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Customer reviews

4.7 out of 5 stars
123
4.7 out of 5 stars


on 10 March 2016
I love the idea, and it's well executed. That said there are limitations in using public service film soundtracks as your vocal line...but in this world of me-toos and soundalikes, Public Service Broadcasting offer something original and should be thanked for it.
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on 11 July 2017
From the first track took me away 2 the world of PSB.. Great.!!!
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on 8 August 2017
Consistently good and innovative tunes.
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on 1 September 2017
good
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on 8 August 2017
Absolutely brilliant!
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on 9 October 2017
Great debut album
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on 2 June 2017
What a wonderful record! Modern yet retro at the same time. Motorik beats, driving guitars (and banjos), swirling synths and excerpts of films and programs from the 1930 to 1950s all combined to make something that makes your feet tap and bring your inner air guitar out.

I have been lucky enough to see the band live several times and it is faultlessly reproduced. A talented bunch of guys.

You can't help thinking that Herr Dinger and Herr Rother would have sounded like this if they had been born in the UK. Certainly there is more than a heavy nod to Neu! and the propulsive music that they made.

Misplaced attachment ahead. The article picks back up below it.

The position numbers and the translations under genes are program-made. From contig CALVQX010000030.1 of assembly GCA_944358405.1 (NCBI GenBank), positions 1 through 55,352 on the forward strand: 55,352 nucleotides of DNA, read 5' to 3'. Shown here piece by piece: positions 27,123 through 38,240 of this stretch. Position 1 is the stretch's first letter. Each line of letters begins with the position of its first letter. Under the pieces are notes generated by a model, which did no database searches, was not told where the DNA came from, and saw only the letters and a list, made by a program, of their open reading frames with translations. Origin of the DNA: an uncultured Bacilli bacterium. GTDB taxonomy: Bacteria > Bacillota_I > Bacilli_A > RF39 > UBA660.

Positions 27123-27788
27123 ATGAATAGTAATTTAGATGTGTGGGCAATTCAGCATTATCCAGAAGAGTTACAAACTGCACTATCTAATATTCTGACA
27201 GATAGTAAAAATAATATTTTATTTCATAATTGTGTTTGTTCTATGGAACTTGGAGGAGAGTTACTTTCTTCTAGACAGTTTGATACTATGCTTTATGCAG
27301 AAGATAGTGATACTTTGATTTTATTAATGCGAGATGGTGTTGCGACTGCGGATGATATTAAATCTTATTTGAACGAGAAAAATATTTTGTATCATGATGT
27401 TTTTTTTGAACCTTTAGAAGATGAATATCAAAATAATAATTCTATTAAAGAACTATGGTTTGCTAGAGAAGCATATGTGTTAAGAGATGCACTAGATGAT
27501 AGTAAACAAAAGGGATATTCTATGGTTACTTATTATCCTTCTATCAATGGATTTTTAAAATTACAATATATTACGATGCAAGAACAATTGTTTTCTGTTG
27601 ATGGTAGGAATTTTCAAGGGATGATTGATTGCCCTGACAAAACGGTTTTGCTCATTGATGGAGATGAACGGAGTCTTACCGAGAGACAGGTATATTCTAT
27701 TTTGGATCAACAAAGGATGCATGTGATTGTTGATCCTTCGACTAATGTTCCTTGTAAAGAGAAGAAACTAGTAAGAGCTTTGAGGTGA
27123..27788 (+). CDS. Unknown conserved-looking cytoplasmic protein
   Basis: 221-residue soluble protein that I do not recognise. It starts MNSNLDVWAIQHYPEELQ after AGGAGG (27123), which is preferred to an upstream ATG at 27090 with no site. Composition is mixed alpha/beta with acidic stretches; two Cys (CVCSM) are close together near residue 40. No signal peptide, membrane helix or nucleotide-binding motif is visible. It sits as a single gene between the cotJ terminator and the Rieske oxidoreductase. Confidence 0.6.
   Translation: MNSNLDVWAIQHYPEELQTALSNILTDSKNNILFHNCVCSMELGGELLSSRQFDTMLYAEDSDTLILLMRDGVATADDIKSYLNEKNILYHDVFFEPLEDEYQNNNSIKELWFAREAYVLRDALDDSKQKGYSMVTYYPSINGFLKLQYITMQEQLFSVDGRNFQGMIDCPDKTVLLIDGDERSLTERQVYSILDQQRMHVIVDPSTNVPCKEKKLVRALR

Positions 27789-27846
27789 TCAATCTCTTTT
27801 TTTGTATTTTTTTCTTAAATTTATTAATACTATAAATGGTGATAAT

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on 5 May 2017
Public Service Broadcasting cant do no wrong, another great offering....
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on 13 June 2017
Terrific.
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on 5 July 2013
On paper, an album of electronically tinged indie-rock instrumental tracks with 1930s, 40s, and 50s samples sounds like it be more cerebral than emotional, but there's something about Inform Educate Entertain that gets under the skin. In other hands, the mostly male, Received Pronunciation samples that PSB use might be deployed ironically, or edited in ways that turn the words against their speakers; but here we're given what feel like generous portions, and nothing ostentatiously sneaky in the editing, so the whole work embodies a nostalgia for an era of 1930s-1950s idealism, national collective consciousness, and -- of course -- public service. Of course you can't help being aware that the power was being wielded by public-school- and grammar-school-educated white middle class men -- there are no regional accents here -- and that it wasn't a bed of roses, so the feeling isn't uncomplicated, but there is feeling here.
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